We left Sawakin at 8am and drove to Port Sudan the country’s major port and hub to the rest of the world. While heading towards the coast during the past two days we observed many huge trucks, also known as “road trains” in Australia, carrying all sorts of goods. Yesterday, we also saw a convoy of 60 or so trucks each carrying approx. 50 soldiers waving at us. Although the friendly gesture we were wondering where those soldiers are going. We hope not to the crisis area around Dafur…
We spent 2.5 hours in Port Sudan and since it was up to Pierre and me to do the cooking for the group both of us went shopping. Our budget was 70 Sudanese Pounds (SDP) which is approx. 20 USD to prepare breakfast and dinner for 12 people. While being at home this amount of money feeds only 1-2 persons it’s not an issue to feed 12 for the same amount in Sudan. In addition the exchange rate is at our favour. While the official exchange rate is around 2.7 SDP to the dollar the black market in Sudan pays us 3.5 to 4.0 SDP for the dollar since Sudanese people want US dollar so badly. I changed money with an owner of a small shop at a rate of 3.5. Surprisingly, he only wanted to give me a better rate of 3.8 in exchange for a 100 USD note but not for two 50 USD notes. So far I always assumed that smaller notes are favoured by most African salesmen since it limits their risk of default meaning when one of the two 50 USD notes turns out to be false money they still have the other one and only lose 50 USD instead of 100 USD. However, for whatever reason this salesman was in favour for big notes.
Pierre and I bought tons of vegetables, fruit and yoghurt. We also tried to buy some chicken for dinner but it was too expensive since we could not buy it from the market but restaurants only. I also noted that the local chicken do not carry the amount of meat they carry back home thus they are more bony. These situations always remind me of the genetically modified and manufactured food we’re eating in the western civilization. If you have not yet seen the movie “Food, Inc.” you should add it to your list of must have seen movies.
We left Port Sudan at 12pm for the Sudan Red Sea Resort which lies approx. 30 kilometres north of the city. After being covered in sand and dust for days we were desperate for a swim in the Red Sea. Soon after arrival I checked in at the local diving shop and went out for my first dive in Sudan. Since nobody else wanted to join I went out on my own accompanied by four Sudanese guys. Three of them operated the diving boat and the fourth one called Osman was the guy I was diving with.
When talking about diving in Sudan you need to forget the western standards and don’t be scared about it. The diving shop was no PADI or CMAS diving centre and my dive buddy Osman seemed not to have any diving certification. However, it turned out that Osman was a very skilled diver and therefore it was fun to dive with him. The equipment of the dive shop was somewhat recent featuring brands like Mares and Waterproof. There was only a shortage of O-rings used to seal the diving tank with the regulator thus all regulators were leaking a bit. The reef was a 30 minutes boat ride away from the coast. When we jumped into the water the engine of the boat was still running so that we needed to watch the propeller. Osman and I descended to 25 meters under the surface but there was not much to see, meaning no big fish like sharks, mantas or so. We spent the time to dive along the reef and saw several colourful clam shells, two sting rays and large although bleached corals. Since Osman and I are experienced divers we did not breath heavily so that our 190 bar tank lasted for 60 minutes and we came up with 50 bar each. When returning to the surface you usually do a three minutes safety stop at five metres to avoid decompression sickness. While I spent those minutes at five metres Osman seemed not to care and went straight up to the surface.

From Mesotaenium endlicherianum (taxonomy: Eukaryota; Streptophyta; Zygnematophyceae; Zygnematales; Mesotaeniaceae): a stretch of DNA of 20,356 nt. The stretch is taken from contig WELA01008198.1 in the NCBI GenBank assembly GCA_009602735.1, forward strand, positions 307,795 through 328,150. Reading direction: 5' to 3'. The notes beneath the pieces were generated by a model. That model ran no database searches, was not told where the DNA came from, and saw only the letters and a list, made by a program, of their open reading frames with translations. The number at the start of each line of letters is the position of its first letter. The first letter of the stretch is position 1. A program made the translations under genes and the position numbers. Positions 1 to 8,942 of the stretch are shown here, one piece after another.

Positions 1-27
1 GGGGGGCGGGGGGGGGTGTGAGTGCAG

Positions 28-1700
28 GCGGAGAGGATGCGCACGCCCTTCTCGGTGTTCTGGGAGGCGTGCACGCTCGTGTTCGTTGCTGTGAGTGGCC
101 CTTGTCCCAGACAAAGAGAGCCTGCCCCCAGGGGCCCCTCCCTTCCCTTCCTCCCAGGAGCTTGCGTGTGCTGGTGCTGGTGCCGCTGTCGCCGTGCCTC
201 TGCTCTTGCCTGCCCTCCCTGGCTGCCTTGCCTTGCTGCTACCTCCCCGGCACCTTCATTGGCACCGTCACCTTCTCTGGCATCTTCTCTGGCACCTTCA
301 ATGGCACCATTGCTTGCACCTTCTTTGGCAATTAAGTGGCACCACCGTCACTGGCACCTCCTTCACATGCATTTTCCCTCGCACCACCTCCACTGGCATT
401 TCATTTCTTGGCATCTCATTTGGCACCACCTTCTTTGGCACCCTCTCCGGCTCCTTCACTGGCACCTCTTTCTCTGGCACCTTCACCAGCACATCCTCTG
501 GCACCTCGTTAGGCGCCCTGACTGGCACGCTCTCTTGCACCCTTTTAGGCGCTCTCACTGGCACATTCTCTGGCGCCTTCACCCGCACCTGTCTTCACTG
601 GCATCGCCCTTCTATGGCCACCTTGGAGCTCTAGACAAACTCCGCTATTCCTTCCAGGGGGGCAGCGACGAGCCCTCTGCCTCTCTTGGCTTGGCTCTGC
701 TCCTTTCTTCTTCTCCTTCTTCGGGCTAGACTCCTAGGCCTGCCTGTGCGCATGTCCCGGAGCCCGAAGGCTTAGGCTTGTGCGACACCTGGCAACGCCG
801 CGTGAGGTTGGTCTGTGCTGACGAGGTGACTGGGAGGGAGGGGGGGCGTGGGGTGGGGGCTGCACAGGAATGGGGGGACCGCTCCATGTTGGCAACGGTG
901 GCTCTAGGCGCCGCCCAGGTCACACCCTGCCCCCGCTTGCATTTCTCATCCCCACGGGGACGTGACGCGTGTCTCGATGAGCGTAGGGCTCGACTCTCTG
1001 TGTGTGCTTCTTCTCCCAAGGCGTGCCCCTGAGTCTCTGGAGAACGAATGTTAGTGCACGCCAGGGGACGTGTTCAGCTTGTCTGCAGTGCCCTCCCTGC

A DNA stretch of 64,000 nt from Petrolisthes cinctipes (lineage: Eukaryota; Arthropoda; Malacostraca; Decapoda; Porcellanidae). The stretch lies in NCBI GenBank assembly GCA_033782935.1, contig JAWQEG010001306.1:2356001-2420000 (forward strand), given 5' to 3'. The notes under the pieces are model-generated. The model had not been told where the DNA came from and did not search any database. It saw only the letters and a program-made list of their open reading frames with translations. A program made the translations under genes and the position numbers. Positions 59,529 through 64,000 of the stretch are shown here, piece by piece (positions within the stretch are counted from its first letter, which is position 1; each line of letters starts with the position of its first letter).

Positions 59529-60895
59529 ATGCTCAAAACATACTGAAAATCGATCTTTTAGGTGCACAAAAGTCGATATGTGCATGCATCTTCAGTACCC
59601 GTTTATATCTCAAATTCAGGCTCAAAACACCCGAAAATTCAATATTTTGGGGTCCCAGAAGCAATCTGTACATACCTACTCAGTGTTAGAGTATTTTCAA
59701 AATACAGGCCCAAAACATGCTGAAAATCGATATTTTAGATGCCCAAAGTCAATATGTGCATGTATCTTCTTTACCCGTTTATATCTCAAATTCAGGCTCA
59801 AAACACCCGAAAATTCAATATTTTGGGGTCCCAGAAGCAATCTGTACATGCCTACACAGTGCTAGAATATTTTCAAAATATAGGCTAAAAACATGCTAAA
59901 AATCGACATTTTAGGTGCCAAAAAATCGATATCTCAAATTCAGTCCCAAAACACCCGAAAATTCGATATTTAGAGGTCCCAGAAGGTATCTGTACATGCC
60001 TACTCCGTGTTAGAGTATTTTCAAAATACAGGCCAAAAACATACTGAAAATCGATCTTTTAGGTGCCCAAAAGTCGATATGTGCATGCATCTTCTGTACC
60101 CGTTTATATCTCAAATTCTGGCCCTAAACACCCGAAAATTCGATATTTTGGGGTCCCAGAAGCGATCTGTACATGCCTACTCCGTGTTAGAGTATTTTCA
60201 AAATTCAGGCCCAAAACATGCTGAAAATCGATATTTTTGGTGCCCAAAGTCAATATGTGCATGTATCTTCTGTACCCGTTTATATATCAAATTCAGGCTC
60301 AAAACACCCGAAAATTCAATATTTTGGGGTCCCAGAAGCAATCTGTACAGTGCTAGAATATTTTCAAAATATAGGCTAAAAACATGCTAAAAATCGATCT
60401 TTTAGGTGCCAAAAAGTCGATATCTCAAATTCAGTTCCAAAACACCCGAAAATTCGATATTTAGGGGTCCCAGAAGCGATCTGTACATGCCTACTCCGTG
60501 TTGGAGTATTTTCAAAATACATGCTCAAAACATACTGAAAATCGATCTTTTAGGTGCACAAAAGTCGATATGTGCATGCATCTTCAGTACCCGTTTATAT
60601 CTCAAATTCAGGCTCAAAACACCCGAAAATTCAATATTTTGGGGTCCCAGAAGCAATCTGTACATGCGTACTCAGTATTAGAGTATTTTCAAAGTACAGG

Overall, diving in Sudan is fun since there are not many divers around and the reef is kind of untouched. Osman told me that he did only 5-6 dives during the last 6 weeks. The remaining time he works as a tuk-tuk driver in Port Sudan. Personally, I found my dives in Sudan comparable to what I seen underwater in Kenya. If you looking for more impressive diving spots in the Red Sea, Egypt is probably still the number one choice. You also need to have the ability to not be scared of a bit unconventional diving and have the ability to take care of yourself and others. Since I’m a certified diving instructor this was not an issue for me.
In the evening Pierre and I cooked a freestyle Indian dish consisting of rice, vegetables, ground meat and lots of spices. Ground meat is not really Indian but as the chicken was too expensive I did not want to buy any other meat since all the meat I ate in Sudan so far was quite chewy why I decided to use ground meat. Our creation was kind of interesting. The dish was very spicy but still eatable. At least everybody managed to eat it and we had no leftovers.